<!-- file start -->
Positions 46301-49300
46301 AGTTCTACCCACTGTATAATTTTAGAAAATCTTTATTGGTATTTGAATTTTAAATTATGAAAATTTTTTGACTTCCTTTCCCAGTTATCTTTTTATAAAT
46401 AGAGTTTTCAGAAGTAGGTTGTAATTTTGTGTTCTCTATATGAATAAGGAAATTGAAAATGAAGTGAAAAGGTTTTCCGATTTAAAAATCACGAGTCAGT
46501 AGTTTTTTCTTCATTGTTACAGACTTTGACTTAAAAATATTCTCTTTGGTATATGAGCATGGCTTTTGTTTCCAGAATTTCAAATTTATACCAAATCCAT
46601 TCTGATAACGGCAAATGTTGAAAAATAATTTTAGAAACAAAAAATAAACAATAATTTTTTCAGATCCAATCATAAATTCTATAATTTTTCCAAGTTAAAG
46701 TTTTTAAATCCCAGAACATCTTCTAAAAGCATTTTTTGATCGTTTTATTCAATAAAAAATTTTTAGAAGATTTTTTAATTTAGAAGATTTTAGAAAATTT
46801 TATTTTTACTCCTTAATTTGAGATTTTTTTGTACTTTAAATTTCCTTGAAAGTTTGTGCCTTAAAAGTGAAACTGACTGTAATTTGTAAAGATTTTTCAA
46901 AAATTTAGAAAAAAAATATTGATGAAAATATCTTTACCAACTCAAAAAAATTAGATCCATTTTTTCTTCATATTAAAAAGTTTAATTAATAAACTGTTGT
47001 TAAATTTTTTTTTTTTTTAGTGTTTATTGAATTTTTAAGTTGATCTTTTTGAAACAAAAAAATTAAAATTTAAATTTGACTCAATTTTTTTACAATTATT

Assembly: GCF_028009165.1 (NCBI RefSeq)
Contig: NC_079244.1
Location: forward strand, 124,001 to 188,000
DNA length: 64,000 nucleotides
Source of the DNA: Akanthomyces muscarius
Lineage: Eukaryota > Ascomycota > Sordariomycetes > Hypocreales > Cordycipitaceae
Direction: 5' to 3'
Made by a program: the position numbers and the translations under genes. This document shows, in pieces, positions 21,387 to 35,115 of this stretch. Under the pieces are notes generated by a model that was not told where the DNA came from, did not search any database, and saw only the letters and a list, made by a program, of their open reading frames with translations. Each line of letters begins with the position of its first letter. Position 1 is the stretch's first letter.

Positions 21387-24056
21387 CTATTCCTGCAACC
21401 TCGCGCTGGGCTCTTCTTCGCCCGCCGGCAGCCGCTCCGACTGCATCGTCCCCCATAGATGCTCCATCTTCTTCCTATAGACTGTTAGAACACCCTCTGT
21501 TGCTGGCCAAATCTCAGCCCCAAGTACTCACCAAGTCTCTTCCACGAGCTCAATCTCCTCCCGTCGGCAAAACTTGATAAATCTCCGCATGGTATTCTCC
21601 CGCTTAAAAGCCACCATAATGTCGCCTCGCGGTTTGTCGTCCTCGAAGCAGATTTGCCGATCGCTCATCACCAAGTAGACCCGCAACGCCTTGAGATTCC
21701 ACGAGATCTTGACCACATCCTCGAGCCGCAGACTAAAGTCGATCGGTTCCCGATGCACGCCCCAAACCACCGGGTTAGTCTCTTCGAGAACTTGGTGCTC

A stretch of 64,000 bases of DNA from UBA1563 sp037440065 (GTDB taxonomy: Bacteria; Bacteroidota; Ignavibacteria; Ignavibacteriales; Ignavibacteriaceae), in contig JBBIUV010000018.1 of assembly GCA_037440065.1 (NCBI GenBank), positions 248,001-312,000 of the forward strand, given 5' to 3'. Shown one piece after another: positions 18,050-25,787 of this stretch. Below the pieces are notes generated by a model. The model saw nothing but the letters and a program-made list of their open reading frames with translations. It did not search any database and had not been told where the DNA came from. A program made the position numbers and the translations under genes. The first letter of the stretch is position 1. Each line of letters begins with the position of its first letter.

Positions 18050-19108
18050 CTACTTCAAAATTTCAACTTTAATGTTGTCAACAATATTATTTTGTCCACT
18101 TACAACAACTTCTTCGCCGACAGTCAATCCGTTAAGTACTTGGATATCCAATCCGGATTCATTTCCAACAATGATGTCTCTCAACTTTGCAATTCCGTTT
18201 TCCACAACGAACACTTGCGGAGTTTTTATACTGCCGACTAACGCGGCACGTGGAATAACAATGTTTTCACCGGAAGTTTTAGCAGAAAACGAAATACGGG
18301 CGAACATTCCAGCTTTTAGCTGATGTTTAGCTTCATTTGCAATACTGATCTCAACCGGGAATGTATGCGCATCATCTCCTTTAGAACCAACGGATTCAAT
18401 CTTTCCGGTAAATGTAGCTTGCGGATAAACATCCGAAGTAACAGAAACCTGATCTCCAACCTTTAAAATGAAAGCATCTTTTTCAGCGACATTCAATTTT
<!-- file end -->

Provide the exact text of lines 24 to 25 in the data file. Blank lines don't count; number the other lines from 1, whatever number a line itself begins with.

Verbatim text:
A stretch of 64,000 bases of DNA from UBA1563 sp037440065 (GTDB taxonomy: Bacteria; Bacteroidota; Ignavibacteria; Ignavibacteriales; Ignavibacteriaceae), in contig JBBIUV010000018.1 of assembly GCA_037440065.1 (NCBI GenBank), positions 248,001-312,000 of the forward strand, given 5' to 3'. Shown one piece after another: positions 18,050-25,787 of this stretch. Below the pieces are notes generated by a model. The model saw nothing but the letters and a program-made list of their open reading frames with translations. It did not search any database and had not been told where the DNA came from. A program made the position numbers and the translations under genes. The first letter of the stretch is position 1. Each line of letters begins with the position of its first letter.

Positions 18050-19108